Monsanto the Great
by Zoe.Papadatos on November 13, 2013 - 12:13pm
Genetically modified organisms (GMOs) have a bad reputation, and it might have something to do with Monsanto, a large corporation that specializes in chemical and agricultural biotechnologies. Some people would go as far as to say that Monsanto is the most evil corporation in the world (and that’s saying something), but why?
GMOs can be highly beneficial to feeding earth’s growing population, currently at around seven billion people. It could offer nutritional benefits to people in dire need, as well as reduce the global warming threat that pesticides create. There are countless possibilities when the structure of an organism can be genetically altered, so why are so many people opposed to GMOs? It is unfortunately because they are often associated with Monsanto. As it may or may not be known, Monsanto has a reputation for wanting to dominate the food market. They once tried to sue Percy Schmeiser (as well as others like him), a farmer from Saskatchewan, for growing their patented RoundupReady canola seed without paying the user fee. Schmeiser counter-sued for crop contamination, trespassing, and defamation.
"What Monsanto is really after is control of the seed supply," says Schmeiser. He says that the plants on his farm must have been contaminated with his neighbour’s patented seeds, which raises concern on the long-term effects of biotechnology on agriculture and the environment.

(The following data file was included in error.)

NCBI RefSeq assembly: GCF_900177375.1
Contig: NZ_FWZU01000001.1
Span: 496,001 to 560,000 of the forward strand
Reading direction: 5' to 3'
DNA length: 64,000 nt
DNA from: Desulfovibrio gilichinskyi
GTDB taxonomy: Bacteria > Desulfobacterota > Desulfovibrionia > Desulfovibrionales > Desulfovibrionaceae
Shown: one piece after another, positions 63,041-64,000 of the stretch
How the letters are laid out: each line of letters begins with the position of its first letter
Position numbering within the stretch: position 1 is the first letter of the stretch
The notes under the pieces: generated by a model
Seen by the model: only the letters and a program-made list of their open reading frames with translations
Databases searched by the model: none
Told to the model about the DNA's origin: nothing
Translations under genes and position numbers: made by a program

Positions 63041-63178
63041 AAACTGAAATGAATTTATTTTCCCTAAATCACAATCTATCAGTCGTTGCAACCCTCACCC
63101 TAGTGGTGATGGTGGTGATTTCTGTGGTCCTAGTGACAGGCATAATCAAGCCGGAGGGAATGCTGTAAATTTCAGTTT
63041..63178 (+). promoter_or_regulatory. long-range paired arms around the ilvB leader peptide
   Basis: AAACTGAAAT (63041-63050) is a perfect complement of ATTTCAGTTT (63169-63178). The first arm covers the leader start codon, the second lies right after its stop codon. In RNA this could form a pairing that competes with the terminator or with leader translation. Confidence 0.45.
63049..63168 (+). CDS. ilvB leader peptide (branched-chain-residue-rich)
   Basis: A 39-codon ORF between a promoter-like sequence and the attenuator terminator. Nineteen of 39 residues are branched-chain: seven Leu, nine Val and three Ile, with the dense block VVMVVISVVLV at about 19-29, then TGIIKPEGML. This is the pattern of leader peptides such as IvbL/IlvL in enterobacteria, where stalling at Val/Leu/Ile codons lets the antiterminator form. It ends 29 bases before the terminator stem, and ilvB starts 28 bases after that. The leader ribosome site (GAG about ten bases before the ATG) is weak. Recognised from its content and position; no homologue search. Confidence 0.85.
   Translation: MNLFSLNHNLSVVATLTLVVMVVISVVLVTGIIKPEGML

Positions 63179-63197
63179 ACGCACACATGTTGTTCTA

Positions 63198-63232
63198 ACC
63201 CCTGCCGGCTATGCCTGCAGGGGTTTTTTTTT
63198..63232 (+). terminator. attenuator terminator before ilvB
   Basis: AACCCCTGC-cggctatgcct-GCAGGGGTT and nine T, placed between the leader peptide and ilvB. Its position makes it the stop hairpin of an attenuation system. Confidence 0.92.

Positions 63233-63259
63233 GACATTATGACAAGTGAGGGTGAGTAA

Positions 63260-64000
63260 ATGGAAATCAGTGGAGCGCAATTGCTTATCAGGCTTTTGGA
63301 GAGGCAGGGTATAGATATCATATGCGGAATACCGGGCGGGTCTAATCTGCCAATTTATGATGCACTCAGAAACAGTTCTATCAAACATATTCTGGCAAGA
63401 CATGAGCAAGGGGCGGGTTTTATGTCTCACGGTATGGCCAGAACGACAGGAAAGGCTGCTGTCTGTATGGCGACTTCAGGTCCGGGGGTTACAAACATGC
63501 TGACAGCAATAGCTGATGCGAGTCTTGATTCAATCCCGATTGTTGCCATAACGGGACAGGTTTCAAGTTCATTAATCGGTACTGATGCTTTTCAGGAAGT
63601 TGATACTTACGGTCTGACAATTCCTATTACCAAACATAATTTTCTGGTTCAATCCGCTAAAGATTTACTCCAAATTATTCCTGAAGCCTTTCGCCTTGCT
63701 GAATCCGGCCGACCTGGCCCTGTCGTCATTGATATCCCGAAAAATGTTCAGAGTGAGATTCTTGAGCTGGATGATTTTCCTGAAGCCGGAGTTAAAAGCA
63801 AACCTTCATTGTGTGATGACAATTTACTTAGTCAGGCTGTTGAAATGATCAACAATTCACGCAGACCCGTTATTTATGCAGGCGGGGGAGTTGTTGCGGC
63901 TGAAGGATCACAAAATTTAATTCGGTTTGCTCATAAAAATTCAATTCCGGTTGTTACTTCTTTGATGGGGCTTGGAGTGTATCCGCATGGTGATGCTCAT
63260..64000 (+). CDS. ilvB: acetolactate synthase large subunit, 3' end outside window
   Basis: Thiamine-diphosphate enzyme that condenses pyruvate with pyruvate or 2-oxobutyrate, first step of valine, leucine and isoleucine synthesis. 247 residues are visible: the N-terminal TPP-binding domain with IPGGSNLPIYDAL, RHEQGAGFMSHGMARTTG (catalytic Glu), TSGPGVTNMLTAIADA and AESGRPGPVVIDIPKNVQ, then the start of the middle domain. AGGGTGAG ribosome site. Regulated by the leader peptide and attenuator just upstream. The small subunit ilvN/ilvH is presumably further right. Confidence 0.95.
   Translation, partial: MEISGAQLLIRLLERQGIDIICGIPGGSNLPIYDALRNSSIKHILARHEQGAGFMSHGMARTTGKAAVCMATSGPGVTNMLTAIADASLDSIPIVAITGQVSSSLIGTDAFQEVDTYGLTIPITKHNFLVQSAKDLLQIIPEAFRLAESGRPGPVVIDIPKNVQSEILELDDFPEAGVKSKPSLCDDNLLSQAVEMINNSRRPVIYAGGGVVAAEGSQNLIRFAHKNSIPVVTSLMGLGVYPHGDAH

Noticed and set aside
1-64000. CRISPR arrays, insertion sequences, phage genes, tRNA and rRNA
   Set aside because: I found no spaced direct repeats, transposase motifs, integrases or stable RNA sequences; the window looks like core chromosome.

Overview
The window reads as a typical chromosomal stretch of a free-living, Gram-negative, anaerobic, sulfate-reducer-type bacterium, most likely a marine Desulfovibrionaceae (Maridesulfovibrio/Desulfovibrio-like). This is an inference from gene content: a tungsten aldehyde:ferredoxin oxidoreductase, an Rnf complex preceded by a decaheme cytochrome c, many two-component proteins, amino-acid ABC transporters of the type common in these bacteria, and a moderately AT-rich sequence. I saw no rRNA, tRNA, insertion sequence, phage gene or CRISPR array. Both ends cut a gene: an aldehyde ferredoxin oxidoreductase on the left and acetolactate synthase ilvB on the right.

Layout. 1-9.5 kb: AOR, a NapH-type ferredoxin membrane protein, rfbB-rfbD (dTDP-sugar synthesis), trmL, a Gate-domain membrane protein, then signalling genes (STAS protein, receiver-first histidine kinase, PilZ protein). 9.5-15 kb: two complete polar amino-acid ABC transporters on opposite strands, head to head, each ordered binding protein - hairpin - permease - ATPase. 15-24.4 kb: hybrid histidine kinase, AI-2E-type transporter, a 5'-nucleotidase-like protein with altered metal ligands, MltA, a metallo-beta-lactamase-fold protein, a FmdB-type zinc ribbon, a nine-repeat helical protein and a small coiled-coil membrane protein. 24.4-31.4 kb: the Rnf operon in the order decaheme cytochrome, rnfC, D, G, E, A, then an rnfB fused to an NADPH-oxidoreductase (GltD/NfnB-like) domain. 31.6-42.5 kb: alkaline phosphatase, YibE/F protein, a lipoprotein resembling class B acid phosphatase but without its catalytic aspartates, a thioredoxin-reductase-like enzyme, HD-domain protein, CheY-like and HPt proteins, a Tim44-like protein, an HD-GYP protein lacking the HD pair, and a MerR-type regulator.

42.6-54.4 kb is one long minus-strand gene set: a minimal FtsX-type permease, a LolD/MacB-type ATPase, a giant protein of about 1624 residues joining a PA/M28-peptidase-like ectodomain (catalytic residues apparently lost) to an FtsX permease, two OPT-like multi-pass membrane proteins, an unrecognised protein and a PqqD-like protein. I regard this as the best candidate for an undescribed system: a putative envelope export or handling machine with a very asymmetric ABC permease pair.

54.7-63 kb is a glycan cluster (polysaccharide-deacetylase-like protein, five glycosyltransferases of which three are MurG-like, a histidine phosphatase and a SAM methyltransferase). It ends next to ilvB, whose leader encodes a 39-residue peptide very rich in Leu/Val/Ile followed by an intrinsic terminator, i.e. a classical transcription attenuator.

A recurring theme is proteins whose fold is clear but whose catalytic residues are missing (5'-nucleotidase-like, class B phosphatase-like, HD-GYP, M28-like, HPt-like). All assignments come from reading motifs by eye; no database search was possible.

"Biotechnology innovations can reduce or eliminate reliance on pesticides and herbicides that may contribute to environmental degradation," Monsanto argues. However, critics add that herbicide-tolerant breeds of GMOs are more likely to lead to increased herbicide use.
In the end, the court decided that a “higher lifeform” (animals and plants) cannot be patented. Therefore, whether Percy Schmeiser grew Monsanto’s genetically modified seed on purpose remains an open question. Consequently, it is not allowed for Monsanto to patent their GMOs in Canada, although they have the right in other countries.
Despite this court case, Monsanto continues to patent their GMOs, such as any pig offspring produced using their methods. In result, Monsanto would have ownership of pigs with a certain genetic trait, allowing them to sue farmers with pigs who share a similar gene. Although the patent applications take several years, Monsanto will ultimately gain a greater monopoly over the food industry.
Singer, Jeff. "David countersues Goliath [Percy Schmeiser suing Monsanto]." Alternatives Journal 13.26.1 (2000): n. pag. ProQuest. Web. 13 Nov. 2013.
Hamilton, Graeme. "Monsanto Applies to Patent Pigs." Alternatives Journal 13.31.5/5 (2005): n. pag. ProQuest. Web. 13 Nov. 2013.